How to prove someone else contributed to your injuries
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How to prove someone else contributed to your injuries

| Mar 19, 2021 | Categories: Blog, Personal Injury

Minnesota law generally holds property owners responsible for ensuring that their homes, office buildings or retail establishments are free from known hazards. If you slip, trip or fall while on another person’s property, that individual may be liable for any damages that you incur related to that incident. You may want to take a closer look at how to prove that an accident was the result of another party’s negligence.

Should the property owner have known about the issue?

Say that you fell on a floor that had just been mopped. In such a scenario, the property owner should understand that it may remain slippery for several minutes after he or she finished mopping. In another example, say that the floor was wet because a customer had just knocked over a glass bottle of soda that broke on impact. In this case, the defendant may be able to claim that he or she couldn’t have known about the hazard before you were hurt.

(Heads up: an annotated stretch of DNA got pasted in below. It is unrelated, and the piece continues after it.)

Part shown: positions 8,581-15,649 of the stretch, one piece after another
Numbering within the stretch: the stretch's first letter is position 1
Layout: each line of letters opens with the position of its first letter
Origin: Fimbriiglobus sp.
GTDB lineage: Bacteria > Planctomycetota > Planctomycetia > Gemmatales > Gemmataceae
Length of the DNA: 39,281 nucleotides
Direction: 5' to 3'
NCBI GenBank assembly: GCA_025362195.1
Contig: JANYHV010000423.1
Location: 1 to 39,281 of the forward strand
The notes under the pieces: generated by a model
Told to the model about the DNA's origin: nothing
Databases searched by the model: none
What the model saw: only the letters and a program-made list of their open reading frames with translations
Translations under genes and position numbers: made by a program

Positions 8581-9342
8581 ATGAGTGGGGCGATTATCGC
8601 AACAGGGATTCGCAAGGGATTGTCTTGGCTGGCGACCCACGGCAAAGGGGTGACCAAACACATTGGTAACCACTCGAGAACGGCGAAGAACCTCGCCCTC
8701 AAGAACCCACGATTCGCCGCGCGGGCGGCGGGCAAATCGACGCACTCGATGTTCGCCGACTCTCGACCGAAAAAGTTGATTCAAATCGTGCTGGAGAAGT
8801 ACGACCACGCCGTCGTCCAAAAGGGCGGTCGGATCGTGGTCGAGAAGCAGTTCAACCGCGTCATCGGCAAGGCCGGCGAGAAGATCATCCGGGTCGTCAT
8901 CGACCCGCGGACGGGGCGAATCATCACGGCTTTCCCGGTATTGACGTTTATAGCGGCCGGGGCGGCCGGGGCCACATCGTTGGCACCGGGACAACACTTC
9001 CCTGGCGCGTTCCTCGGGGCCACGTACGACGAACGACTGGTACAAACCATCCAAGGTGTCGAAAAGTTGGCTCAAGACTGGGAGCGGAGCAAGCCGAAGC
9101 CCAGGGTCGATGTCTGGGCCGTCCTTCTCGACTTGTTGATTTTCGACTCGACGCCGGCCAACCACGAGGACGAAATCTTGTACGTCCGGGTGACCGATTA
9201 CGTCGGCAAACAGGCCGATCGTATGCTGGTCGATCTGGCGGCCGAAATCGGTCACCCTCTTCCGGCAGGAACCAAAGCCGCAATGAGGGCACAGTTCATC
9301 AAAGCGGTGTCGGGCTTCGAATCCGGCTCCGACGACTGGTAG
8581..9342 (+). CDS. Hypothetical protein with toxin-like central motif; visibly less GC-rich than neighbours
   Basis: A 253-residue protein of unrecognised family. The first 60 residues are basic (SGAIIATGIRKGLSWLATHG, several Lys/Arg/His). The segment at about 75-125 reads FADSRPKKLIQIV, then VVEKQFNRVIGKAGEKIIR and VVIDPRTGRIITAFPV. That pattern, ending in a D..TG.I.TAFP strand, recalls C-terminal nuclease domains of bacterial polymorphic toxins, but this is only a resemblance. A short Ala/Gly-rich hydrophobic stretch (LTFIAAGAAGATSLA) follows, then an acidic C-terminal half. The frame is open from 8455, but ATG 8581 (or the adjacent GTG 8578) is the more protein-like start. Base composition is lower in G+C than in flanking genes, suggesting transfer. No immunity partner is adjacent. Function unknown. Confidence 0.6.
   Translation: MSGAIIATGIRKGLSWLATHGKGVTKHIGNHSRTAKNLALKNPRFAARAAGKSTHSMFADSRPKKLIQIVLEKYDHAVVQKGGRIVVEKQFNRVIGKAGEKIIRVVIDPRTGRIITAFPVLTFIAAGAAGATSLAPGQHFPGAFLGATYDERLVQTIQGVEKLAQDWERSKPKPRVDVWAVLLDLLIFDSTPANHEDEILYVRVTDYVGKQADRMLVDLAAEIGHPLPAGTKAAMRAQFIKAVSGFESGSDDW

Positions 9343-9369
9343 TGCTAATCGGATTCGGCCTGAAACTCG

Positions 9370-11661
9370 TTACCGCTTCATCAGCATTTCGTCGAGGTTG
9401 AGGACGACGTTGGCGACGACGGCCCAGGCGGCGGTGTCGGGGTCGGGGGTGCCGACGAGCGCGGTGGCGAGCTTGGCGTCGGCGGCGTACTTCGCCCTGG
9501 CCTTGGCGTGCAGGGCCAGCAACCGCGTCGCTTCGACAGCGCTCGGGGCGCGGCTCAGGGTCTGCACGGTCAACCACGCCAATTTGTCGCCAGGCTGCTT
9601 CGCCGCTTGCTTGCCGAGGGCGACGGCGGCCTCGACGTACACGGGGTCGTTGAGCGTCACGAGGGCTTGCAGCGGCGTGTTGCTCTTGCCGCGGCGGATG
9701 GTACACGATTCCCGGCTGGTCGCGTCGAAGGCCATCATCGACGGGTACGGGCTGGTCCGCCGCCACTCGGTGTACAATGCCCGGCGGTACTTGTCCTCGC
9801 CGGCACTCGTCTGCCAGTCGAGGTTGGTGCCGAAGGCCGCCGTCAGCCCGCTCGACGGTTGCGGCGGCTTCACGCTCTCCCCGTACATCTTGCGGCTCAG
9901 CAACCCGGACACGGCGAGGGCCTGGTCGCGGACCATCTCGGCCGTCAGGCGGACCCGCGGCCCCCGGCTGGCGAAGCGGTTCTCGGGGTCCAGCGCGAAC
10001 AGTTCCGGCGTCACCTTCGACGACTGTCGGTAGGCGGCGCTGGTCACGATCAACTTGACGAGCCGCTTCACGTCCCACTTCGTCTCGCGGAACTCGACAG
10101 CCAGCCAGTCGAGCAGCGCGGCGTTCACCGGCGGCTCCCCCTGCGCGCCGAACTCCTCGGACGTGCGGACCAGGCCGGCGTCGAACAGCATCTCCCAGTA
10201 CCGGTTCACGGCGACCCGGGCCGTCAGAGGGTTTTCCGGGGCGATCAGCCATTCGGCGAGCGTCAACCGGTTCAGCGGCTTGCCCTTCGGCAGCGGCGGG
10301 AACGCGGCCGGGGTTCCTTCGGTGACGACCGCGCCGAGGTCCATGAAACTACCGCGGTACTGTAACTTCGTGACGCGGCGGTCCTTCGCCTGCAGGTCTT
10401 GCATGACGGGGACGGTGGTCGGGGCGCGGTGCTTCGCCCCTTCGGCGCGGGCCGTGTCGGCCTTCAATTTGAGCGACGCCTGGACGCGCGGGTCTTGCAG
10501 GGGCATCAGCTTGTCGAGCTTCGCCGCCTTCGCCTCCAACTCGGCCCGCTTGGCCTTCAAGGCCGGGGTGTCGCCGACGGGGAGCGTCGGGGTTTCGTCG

Did you do anything to cause an accident to occur?

Generally speaking, you have a duty to keep yourself free from harm. Therefore, if you tripped while running up a flight of stairs, a property owner might claim that you were partially responsible for your injuries. The same might be true if you slipped, tripped or fell because you were looking down at your phone instead of watching for hazards while walking.

Were there any warning signs nearby?

As a general rule, property owners can minimize their liability by warning others about any hazards that they may encounter. However, warning signs must be located in a prominent location and easy for a common person to understand.

If you were hurt after slipping, tripping or falling, you may experience injuries that might take weeks, months or years to fully recover from. A personal injury attorney may be able to review your case and work to help you obtain a favorable outcome in a timely manner.